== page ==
Advice on setting up a file server


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Hey all. New member, first post, yadda yadda yadda. :)

I'm a fairly experienced user but I don't do that much in the way of networking or anything really advanced. Long story short, I have an old XP desktop where I keep all my media but I don't have it networked with my laptop which runs Win7 (Pro, 64-bit). I'd like to install Win7 Home (32-bit) on the desktop and use it as a home file server. I'm not looking to do anything processor/network-intensive like streaming, I just want to be able to access the files from my laptop. I can't go the workgroup route because my laptop (which is a work laptop) is set up for a domain user. As I understand it, I should be able to connect to another Win7 PC that is using a homegroup without disturbing my laptop configuration. Assuming that's true, my question, basically is - is it worth it?

The specs of the desktop, roughly, are:

1.5TB media drive and 320GB system drive, both fairly new.
Pentium 4 (not sure what the exact clockspeed is)
4GB RAM

I can get Win7 home for $99 (OEM) and pretty much be done with it as far as I can tell, assuming I can get the laptop and the desktop to play nice.

Any suggestions? Warnings? Advice?

Thanks!
 
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TrainableMan

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I don't have an answer to your question because I know things get complicated when you use a domain and I'm not an expert at networking but...

I'm guessing there is nothing on the system drive you really need? If there is I would just copy it over to the 1.5TB. Then I would buy an external docking station for about $25 or even a case enclosure.
HD-Dock.jpgHD-Case.jpg

So instead of paying $100 to upgrade the old computer and having the energy usage of a PC running and the hassle of setting up a network, you simply yank out the data drive and connect it via USB directly to the new computer for about $25.
 

Digerati

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Are you really using it as a server or more like a networked attached storage device?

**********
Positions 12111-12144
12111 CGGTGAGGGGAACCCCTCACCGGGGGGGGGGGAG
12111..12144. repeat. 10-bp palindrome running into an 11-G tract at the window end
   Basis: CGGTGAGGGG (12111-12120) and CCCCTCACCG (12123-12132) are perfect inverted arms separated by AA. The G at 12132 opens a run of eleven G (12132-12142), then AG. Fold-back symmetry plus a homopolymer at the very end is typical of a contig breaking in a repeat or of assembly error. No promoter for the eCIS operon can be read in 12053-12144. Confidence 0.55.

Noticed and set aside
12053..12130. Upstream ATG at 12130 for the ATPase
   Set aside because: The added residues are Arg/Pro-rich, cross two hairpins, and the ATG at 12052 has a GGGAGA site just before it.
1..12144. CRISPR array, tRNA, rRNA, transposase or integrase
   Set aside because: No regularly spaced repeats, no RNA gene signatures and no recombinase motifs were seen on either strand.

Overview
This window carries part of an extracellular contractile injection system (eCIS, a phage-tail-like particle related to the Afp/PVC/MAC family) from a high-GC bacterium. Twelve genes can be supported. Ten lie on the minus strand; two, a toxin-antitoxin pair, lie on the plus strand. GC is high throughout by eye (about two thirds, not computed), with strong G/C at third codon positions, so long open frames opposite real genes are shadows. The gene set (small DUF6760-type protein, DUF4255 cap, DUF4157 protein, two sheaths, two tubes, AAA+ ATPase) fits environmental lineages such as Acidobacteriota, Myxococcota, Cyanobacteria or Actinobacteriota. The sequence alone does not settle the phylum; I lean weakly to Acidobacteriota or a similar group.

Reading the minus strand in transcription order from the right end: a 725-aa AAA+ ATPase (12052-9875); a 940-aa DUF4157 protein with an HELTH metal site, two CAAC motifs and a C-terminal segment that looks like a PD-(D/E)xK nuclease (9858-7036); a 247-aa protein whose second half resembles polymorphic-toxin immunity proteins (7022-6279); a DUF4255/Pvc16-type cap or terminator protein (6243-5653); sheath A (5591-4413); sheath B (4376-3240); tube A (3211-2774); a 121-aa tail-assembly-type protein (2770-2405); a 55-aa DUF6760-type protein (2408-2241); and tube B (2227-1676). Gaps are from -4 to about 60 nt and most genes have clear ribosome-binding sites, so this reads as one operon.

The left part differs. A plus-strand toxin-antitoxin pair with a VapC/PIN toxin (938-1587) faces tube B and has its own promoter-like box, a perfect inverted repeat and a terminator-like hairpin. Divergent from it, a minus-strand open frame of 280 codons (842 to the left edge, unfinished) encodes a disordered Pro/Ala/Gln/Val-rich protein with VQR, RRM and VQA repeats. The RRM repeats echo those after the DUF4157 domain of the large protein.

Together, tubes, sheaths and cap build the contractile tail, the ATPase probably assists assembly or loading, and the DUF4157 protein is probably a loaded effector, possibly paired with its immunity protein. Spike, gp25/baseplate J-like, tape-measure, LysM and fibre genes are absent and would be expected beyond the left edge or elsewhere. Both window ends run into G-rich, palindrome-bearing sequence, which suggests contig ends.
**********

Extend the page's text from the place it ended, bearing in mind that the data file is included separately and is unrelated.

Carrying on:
What are you serving?

It should be no problem opening up sharing on the XP PC to allow the other computers on your network access to that machines files. This is much easier if all devices go through a router though it does take some firewall tweaking.

Also, one of, if not the biggest problem area with users migrating to Windows 7 is attempting to put Windows 7 on hardware designed for XP that has no support for Windows 7. So before even thinking of installing Windows 7 on that system, you need to run the Windows 7 Upgrade Advisor to make sure that legacy system is compatible.
 
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Thanks for the replies, guys.

I already have a docking station and I considered just using that but I'd like something more permanent and I'd like to be able to remain mobile.

Digerati, you are correct - it's more like network attached storage. I started looking into NAS devices but so many reviews I read seemed to indicate they were more trouble than they're worth. Figured I'd be better investing a few bucks in the old PC to do the same thing (and probably better).

So, if I enable sharing on the XP machine, that's all that needs to be done? No workgroup or homegroup configuration necessary? I'll start googling to find out the firewall details.

Thanks for the compatibility tip. I was actually wondering about that. I'll run the advisor. If it fails, that would eliminate the win7 option altogether.

FWIW, my setup is pretty typical, I think - LinkSys router (don't know the model but it's pretty standard...wireless G/N I believe), one desktop as described above, and my laptop. My wife also has a Mac that she uses for work but it'll be a cold day in hell before I even think about trying to get thing connected. lol.
 
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Digerati

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So, if I enable sharing on the XP machine, that's all that needs to be done? No workgroup or homegroup configuration necessary? I'll start googling to find out the firewall details.
You enable file sharing on the drives or folders on the XP machine. Then also on the XP machine, you have to tell the firewall to let your other machine have access. It is typically easier if you use the same username on each machine.
 

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